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Review Ink: Diamine Ancient Copper

Specs:

Description:  A Sailor 1911 Full Size in Matte Black with rhodium accents fitted with a Naginata Togi MF Nib

Nib:  21K Gold Naginata Togi MF

Filling Mechanism:  Cartridge/Converter

Weight: 23.7 grams

Measurements:  5.5 inches in length, capped; 4 and 3/4 inches uncapped; and 6 inches posted

Color Options: Black with gold trim; Black with rhodium trim, Burgundy with gold trim, Black luster, Matte Black with gold trim, Matte Black with rhodium trim and metal section, Naginata-Togi Gin-sensuji with Rhodium Trim, Naginata-Togi Ribbed Black with Gold Trim,Naginata-Togi Ribbed Black with Rhodium Trim, Naginata-Togi Ribbed Burgundy with Rhodium Trim, Black Realo with gold trim, Burgundy Realo with gold trim.

Handwritten Review Scans:

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Intro/About: 

I’ve been eyeing Naginata Togi nibs for quite some time now. I’ve always been fascinated with Sailor specialty nibs, and the Togi is the most basic (and least expensive) of the specialty nibs. I bought this pen from a seller on FPN for about $100 off the price listed at Classic Pens ($416). The seller had bought it from Classic Pens, so the nib was tuned by John Mottishaw. I was thrilled because I almost bought this very pen at the full price.

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Ed already reviewed a Sailor Professional Gear 1911, so I’m not going to focus much on the pen itself, though my model is a bit different. This review is all about the nib.

Appearance and Packaging: 

My Sailor 1911 came in a blue, rectangular clamshell box with literature about the pen and Sailor’s specialty nibs. Included were one ink cartridge and a converter.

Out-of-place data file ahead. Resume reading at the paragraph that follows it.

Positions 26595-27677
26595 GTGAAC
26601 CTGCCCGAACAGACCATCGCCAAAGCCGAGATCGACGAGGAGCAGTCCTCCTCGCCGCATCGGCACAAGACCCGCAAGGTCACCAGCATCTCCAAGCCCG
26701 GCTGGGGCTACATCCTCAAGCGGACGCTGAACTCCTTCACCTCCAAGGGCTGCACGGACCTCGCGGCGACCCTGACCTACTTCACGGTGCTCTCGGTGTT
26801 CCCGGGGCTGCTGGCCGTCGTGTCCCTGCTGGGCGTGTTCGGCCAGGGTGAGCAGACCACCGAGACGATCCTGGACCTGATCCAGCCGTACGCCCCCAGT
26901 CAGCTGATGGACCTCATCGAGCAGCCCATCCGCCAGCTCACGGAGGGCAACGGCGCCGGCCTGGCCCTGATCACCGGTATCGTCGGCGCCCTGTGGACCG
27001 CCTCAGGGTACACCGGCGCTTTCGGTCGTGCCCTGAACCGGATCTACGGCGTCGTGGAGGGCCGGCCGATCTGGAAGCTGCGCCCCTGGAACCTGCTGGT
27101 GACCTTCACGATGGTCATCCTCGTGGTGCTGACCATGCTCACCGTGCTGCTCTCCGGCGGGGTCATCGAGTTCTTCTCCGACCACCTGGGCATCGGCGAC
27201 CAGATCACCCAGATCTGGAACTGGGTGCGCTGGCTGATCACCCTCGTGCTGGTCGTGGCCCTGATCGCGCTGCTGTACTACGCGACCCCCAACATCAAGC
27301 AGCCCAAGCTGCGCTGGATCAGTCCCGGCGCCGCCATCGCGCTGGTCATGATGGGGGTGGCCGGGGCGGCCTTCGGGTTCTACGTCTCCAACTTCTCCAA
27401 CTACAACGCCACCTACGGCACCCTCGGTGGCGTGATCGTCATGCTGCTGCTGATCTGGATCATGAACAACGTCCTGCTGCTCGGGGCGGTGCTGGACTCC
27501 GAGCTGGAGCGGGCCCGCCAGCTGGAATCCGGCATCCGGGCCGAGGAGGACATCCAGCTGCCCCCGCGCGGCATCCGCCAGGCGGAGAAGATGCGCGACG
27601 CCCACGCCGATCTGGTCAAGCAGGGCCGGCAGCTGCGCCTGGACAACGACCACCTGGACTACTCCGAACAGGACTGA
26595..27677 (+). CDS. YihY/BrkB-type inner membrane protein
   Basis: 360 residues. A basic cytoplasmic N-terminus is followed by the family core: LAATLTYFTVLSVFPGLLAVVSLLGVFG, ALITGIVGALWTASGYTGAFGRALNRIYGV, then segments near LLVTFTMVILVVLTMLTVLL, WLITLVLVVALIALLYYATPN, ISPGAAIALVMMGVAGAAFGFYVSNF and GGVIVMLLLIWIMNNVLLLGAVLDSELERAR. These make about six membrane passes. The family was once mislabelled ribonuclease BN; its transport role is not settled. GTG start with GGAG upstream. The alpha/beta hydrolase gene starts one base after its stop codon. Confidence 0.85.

The matte black version with rhodium trim is subtle and beautiful. I usually like gold-trimmed pens, but the rhodium matches the matte black perfectly. I honestly have too many black, cigar-shaped pens in my collection, but the matte black makes this pen stand out from the crowd. It’s classy, like Bond, James Bond.

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Nib Performance and Filling System:

The nib is what truly makes this pen something special.

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The Naginata Togi nib allows for a great deal of line variation depending on the angle of the pen to the paper. It is an unusually-shaped nib (see photos), and it has a longer than usual tip. It’s a 21K nib and is pretty rigid. You’re not going to get any flex while writing with this nib. The line variation comes from how you hold the pen. In the written review, I held the nib in my normal writing position, which is about 45 degrees, and I found the nib wrote beautifully. You can see differences in line width when I held the pen at a 90 degree angle, a 45 degree angle, and a super low angle (as close to the paper as I could hold it).